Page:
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Health Highlights: Nov. 21, 2003

Study Doubts Nursing-Blood Pressure Link Group: Atkins Diet Damaging to Heart Finishing Touches Added to Medicare Bill FDA Considers Nutritional Label Changes Strokes on Left Side of Brain More Deadly Man Dies While Having Stomach Reduction Surgery

Here are some of the latest health and medical news developments, compiled by editors of HealthDay:

Study Doubts Nursing-Blood Pressure Link

A new study casts doubt on earlier claims that babies who are breast-fed have lower blood pressure for life.

The research, appearing in the Nov. 22 British Medical Journal, looked at 29 previous studies on the subject, and found some of them to be unreliable or premature, according to a BBC account.

The research team from St. George's Hospital in London found that in the earlier papers, the larger the study, the lesser the benefits were, according to the BBC.

"Our analysis suggests that any effect of breast-feeding on blood pressure is modest and of limited clinical or public health importance," the study says. "However, blood pressure is not the only relevant outcome - the case for breast-feeding rests on a combination of long and short term benefits."


Group: Atkins Diet Damaging to Heart

A doctors' group has announced what it calls the second heart-related death in a person on the Atkins diet, and is calling for a government investigation into the safety of that and other high-protein, low-carbohydrate weight loss plans.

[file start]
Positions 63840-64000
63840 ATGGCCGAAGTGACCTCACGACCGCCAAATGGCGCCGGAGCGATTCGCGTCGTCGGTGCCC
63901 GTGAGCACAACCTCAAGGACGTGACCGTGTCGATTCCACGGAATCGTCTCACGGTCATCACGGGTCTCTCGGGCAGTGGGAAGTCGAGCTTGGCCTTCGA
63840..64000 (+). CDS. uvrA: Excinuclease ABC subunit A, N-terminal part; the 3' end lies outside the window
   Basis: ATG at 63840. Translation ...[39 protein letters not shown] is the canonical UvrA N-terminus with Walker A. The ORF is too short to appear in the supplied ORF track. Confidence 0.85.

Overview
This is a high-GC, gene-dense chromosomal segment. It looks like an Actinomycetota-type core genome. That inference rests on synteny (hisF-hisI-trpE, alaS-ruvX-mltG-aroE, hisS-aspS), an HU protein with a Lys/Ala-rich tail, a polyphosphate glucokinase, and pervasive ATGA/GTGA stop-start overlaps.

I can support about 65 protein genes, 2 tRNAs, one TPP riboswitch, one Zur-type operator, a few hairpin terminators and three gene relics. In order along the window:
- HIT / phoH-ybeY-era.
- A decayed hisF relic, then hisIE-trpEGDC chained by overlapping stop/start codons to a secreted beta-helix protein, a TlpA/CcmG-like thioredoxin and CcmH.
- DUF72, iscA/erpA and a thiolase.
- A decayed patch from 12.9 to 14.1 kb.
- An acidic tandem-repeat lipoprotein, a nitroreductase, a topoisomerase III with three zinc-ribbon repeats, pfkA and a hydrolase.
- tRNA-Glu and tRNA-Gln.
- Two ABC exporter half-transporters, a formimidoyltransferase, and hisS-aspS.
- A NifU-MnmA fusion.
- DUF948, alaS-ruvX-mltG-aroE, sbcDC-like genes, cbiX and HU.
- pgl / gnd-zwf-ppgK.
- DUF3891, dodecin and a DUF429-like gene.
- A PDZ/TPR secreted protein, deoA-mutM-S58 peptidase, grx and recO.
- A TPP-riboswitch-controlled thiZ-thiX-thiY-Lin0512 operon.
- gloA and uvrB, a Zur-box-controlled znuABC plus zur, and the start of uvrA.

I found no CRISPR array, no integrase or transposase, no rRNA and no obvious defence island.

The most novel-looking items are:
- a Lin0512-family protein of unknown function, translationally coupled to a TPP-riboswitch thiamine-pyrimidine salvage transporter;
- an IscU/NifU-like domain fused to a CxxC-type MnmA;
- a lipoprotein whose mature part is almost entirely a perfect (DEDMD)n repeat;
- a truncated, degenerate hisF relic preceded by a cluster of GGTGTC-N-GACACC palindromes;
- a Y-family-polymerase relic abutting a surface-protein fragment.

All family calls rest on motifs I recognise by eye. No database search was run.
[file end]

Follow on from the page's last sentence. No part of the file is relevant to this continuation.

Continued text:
The Physicians Committee for Responsible Medicine states that a 41-year-old man and a 16-year-old girl died from sudden cardiac arrest while on the Atkins diet. The group wants the U.S. Centers for Disease Control and Prevention to look into adverse effects.

Atkins diet promoters said the group was being anything but responsible in making this announcement. Agence France-Presse reports that the Atkins center is outraged by the allegations, which the group said could not be definitively linked to the diet. It accused the group of exploiting the tragedy of a few to promote its "vegan" political agenda.

"The PCRM appears to be exploiting the obesity and diabetes crisis in this country to further its own vegan political and philosophical agenda, regardless of the scientific evidence," AFP quotes an Atkins statement.

The group has also said it has found other bad side effects to these diets. According to a survey that 188 people answered, the following were reported:

  • 44 percent reported constipation;
  • 42 percent had a loss of energy;
  • 40 percent reported bad breath;
  • and 22 percent had kidney problems, including reduced function and kidney stones.


Finishing Touches Added to Medicare Bill

Congressional negotiators have finished work on the long-awaited Medicare overhaul that offers prescription drug coverage for the program's 40 million elderly and disabled subscribers, The New York Times reports.

There's hope that both the House and Senate will approve the measure -- which allocates $400 billion over 10 years -- for President Bush's signature before Congress recesses for Thanksgiving.

Ironically, while Medicare's spiraling costs have always been an issue, the negotiators discovered that when all of the numbers were finally crunched, they had an extra $5 billion to spare over 10 years, the Times reports. So in the final bill, the annual deductible was lowered to $250 from $275, and the annual ceiling for drug costs before a greater percentage of out-of-pocket contributions would kick in was raised to $2,250 from 2,200.